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Jun 4, 2019

Buffett’s Genius: Why Investing Is Just Part Of The Equation

by Chris Blumas

Chris BlumasI recently read a research paper in the Financial Analysts Journal entitled Buffet’s Alpha. Written by three of the principals at AQR Capital Management, a global investment firm based in Greenwich, Connecticut, the paper outlines a detailed analysis of Warren Buffett’s investment performance.

While much has been written about Buffett’s investment prowess, there has been very little quantitative analysis used to understand how he’s been able to compound shareholder capital at such an impressive rate for so long. The authors conclude that “Buffett’s returns appear to be neither luck nor magic, but rather the reward for leveraging cheap, safe, high-quality stocks.”

On the surface, this seems like a simple strategy to copy - borrow some money and buy some inexpensive, durable, large cap companies. However, it’s nearly impossible for others to use leverage to the same magnitude as Buffett does while paying as little as he does.

According to the paper’s authors, Buffett’s leverage is about 1.7:1 in terms of total assets to shareholder equity. In other words, Buffett gets $1.70 in total assets working for each $1.00 in shareholder equity. That’s like putting up 60% of everything you buy. What incredible purchasing power!

While Buffett often expresses his disdain for borrowing money to buy stocks, this is precisely what has made him one of the richest people on the planet. However, he has borrowed it in a very smart way, with very little risk, and at virtually no cost.

At the end of the last fiscal year, Berkshire Hathaway had approximately $123 billion in insurance float on its balance sheet. Traditionally, insurance float grows as insurance premiums grow and is the result of the timing between when premiums are paid by customers and when claims are paid by the insurer. Berkshire has long been a leader in “long tail” or “big float” insurance and has the largest float of any insurance company in the U.S. Unlike bank deposits, float can’t be easily taken away in times of stress.

Insurance float is not entirely without risk. Predicting natural disasters and other similar events is a tough job; estimating the financial losses associated with these events over a longer time period is even tougher. What distinguishes Berkshire from other insurers is its underwriting discipline and its ability to consistently generate positive underwriting profits. When underwriting profits are positive, Berkshire is actually getting paid to hold policyholder capital. In 2017, Buffett’s 14-year streak of consecutive underwriting profits ended abruptly as hurricanes and wildfires wreaked havoc across the U.S. Over the last 16 years, Berkshire’s pre-tax underwriting profits have totalled $27B and its pre-tax losses were approximately $2B.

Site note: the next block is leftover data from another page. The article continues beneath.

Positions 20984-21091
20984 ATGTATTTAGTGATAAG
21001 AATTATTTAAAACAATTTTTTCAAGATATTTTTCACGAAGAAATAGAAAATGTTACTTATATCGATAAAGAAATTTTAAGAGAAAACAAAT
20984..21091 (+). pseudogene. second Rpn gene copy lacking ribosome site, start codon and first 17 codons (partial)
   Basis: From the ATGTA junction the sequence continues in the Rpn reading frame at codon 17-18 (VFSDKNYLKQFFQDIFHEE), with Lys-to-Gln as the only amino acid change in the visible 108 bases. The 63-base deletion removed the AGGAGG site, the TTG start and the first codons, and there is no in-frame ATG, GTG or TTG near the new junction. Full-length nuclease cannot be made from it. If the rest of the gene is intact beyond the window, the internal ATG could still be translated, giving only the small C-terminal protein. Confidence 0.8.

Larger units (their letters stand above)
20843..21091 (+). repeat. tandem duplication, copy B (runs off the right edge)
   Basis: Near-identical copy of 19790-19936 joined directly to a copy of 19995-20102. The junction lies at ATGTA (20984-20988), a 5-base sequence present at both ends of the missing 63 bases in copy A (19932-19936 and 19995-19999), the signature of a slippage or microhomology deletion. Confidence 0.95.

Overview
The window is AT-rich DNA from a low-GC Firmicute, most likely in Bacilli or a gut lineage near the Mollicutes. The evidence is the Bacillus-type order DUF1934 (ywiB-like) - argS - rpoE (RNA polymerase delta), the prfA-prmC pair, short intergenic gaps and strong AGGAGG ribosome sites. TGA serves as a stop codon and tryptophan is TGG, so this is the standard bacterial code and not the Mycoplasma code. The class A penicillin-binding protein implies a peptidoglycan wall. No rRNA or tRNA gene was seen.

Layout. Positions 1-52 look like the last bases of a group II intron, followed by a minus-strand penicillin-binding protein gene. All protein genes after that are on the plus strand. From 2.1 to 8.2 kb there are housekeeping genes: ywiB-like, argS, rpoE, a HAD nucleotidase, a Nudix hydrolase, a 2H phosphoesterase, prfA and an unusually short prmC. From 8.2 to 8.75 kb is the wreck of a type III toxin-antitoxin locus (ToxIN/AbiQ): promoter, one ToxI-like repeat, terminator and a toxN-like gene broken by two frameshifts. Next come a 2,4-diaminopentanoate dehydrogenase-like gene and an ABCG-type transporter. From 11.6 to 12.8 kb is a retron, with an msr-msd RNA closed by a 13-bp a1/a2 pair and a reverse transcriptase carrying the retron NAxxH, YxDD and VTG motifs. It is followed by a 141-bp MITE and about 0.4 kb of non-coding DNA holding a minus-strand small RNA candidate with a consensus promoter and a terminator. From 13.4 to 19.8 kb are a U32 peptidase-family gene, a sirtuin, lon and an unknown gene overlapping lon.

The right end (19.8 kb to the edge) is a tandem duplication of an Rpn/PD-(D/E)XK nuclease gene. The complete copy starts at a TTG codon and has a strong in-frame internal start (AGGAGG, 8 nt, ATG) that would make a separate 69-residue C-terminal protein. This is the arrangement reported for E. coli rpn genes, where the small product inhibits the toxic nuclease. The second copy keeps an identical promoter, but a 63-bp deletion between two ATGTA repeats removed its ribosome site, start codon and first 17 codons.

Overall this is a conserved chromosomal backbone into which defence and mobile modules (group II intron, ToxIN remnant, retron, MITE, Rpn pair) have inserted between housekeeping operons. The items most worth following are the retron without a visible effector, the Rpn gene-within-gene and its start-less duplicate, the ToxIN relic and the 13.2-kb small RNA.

Can you imagine being able to borrow large sums of money and then getting paid to do so? It almost sounds too good to be true. But this is exactly what Buffett does. He created a system that maximizes the amount of money at his disposal that he then prudently invests for the benefit of shareholders.

While Buffett’s returns on the investment side “appear to be neither luck nor magic,” his prowess for gathering massive amounts of ultra low-cost insurance float is his true stroke of genius and is the main reason why he has been able to generate such large returns for shareholders for so long.

It may sound simple and straightforward, but so far, very few people have been able to copy him.


Chris Blumas, CFA, is Vice-President, Portfolio Manager at GlobeInvest Capital Management Inc.


Article Reference: Buffett’s Alpha – Frazzini, Kabiller, Pederson; Financial Analysts Journal 2018: Volume 74 Number 4